Three Individuals Indicted for $2.5 Million High-Yield Investment Fraud
Three individuals were charged in an indictment unsealed yesterday for their roles in a $2.5 million high-yield investment fraud scheme, announced Assistant Attorney General Leslie R. Caldwell of the Justice Department’s Criminal Division and U.S. Attorney Jill Westmoreland Rose of the Western District of North Carolina.
Robert Leslie Stencil, 59, of Charlotte, North Carolina; Daniel Thomas Broyles Sr., 59, of Beverly Hills, California; and Kristian Francis Sierp, 45, of Costa Rica, all U.S. citizens, were charged in an indictment returned on Aug. 18, 2016, in the Western District of North Carolina with one count of conspiracy to commit wire fraud and mail fraud, five counts of mail fraud and eight counts of wire fraud. In addition, Stencil and Broyles were charged with two counts of money laundering and Sierp was charged with four counts of international money laundering. Stencil surrendered to authorities this morning and will have his initial court appearance today. Sierp was previously arrested in Fort Lauderdale, Florida, on separate charges and has been detained pending trial. A trial date has not been set.
The indictment alleges that since January 2012, Stencil, Broyles and Sierp worked to sell stock in Niyato Industries Inc., a Nevada corporation that Stencil owned and operated from Charlotte. Through various publications and sales pitches, Stencil, Broyles and Sierp allegedly marketed Niyato as a manufacturer of compressed natural gas (CNG) automobiles and a distributor of CNG fuel that had patented technology, valuable contracts and high-profile executives. According to the indictment, Stencil, Broyles and Sierp also sold investors on a promise that Niyato was planning an imminent stock IPO that would reap pre-IPO investors a tenfold return on their investments.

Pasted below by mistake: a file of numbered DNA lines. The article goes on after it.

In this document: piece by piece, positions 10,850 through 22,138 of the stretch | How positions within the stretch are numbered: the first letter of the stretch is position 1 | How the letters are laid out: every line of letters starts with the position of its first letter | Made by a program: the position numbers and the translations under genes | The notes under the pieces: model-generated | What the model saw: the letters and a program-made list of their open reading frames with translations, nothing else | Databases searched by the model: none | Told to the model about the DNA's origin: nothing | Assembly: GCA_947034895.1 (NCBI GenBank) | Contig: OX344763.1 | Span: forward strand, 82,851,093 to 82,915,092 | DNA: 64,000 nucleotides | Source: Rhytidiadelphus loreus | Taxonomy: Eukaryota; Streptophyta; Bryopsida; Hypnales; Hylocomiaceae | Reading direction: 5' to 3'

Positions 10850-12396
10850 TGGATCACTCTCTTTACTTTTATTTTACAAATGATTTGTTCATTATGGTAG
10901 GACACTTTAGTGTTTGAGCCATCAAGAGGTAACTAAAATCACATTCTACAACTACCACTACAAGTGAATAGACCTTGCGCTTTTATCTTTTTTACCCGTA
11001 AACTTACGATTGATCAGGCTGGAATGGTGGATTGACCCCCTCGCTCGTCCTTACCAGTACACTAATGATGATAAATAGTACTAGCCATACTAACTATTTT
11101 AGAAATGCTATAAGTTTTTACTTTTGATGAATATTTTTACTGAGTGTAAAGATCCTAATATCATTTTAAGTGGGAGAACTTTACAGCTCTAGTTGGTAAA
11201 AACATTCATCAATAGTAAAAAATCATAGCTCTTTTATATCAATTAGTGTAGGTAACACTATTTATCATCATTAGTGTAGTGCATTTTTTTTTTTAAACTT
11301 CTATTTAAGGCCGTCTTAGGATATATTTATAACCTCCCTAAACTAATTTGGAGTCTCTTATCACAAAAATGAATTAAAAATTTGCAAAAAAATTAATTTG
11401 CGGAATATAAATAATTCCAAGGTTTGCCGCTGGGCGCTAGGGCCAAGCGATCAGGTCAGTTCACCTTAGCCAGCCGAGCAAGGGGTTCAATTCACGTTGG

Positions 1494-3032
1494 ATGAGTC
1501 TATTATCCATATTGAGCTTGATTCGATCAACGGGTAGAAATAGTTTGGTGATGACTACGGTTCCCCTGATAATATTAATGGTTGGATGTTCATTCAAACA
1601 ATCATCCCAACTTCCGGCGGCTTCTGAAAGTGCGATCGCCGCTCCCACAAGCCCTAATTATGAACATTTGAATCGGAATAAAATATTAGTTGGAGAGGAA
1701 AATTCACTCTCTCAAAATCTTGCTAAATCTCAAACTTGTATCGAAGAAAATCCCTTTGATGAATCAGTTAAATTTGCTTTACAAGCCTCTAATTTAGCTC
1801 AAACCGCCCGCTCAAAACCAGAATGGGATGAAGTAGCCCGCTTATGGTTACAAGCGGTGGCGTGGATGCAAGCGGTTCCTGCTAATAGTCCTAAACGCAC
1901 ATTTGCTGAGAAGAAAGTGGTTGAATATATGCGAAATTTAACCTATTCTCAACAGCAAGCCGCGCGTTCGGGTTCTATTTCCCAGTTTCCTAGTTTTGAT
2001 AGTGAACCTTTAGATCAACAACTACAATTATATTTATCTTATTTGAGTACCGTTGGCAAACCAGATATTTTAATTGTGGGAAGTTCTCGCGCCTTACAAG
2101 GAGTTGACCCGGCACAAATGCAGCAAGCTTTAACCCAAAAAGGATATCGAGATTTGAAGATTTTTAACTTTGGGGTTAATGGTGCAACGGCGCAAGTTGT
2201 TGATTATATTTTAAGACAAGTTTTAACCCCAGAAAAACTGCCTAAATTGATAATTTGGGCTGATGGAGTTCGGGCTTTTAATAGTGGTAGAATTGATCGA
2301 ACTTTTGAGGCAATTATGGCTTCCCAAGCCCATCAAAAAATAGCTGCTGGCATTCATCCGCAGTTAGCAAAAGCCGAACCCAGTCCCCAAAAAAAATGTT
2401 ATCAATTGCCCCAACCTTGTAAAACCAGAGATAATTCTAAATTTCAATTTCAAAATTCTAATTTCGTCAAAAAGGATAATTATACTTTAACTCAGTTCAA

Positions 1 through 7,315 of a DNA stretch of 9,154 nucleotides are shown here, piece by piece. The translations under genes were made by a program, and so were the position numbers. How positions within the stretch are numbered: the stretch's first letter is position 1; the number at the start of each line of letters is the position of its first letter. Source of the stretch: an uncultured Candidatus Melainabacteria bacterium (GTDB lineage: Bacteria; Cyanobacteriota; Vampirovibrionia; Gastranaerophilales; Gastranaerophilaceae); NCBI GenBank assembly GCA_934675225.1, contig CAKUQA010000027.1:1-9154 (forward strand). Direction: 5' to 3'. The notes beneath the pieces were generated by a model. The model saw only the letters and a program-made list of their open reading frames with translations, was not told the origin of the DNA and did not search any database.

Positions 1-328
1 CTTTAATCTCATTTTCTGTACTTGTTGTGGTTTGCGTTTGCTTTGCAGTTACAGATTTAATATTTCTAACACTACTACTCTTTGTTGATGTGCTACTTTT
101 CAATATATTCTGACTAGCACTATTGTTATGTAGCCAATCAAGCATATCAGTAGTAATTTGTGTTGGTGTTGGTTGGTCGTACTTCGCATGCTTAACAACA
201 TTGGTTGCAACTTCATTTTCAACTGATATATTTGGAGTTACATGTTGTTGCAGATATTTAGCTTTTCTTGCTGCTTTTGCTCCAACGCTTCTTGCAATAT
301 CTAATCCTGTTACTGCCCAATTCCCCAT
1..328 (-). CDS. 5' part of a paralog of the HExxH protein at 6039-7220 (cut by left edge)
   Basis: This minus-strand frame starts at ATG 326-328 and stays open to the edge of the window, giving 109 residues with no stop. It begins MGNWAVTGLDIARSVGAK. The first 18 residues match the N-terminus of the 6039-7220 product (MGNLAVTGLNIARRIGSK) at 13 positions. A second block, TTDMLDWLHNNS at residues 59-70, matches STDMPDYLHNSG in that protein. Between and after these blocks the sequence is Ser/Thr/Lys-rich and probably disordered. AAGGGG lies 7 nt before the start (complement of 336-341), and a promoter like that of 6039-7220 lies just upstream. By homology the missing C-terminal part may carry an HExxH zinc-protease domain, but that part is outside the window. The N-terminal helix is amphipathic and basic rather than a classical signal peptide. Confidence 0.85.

Stencil, Broyles and Sierp are alleged to have known that, in reality, Niyato had no facilities, products, patents or plans for an imminent IPO, but rather was merely a vehicle for inducing investor funds. Broyles and Sierp allegedly directed investors to mail or wire funds to Stencil, who then paid half the funds to Broyles and Sierp and kept the remainder for personal expenses. In addition, Broyles and Sierp are alleged to have used high-pressure sales tactics to encourage investments from their victims, many of whom were elderly. According to the indictment, Sierp operated under a fake name from a telemarketing call center that he owned and operated in Costa Rica.
According to the indictment, Stencil, Broyles, Sierp and their co-conspirators were responsible for causing at least $2.5 million in losses to more than 140 U.S. citizens and businesses.
The charges and allegations contained in an indictment are merely accusations. The defendant is presumed innocent unless and until proven guilty beyond a reasonable doubt in a court of law.
The U.S. Postal Inspection Service and Internal Revenue Service-Criminal Investigation conducted the investigation, which was supervised by the Criminal Division’s Fraud Section. Fraud Section Trial Attorneys William Bowne and Gustav Eyler are prosecuting the case.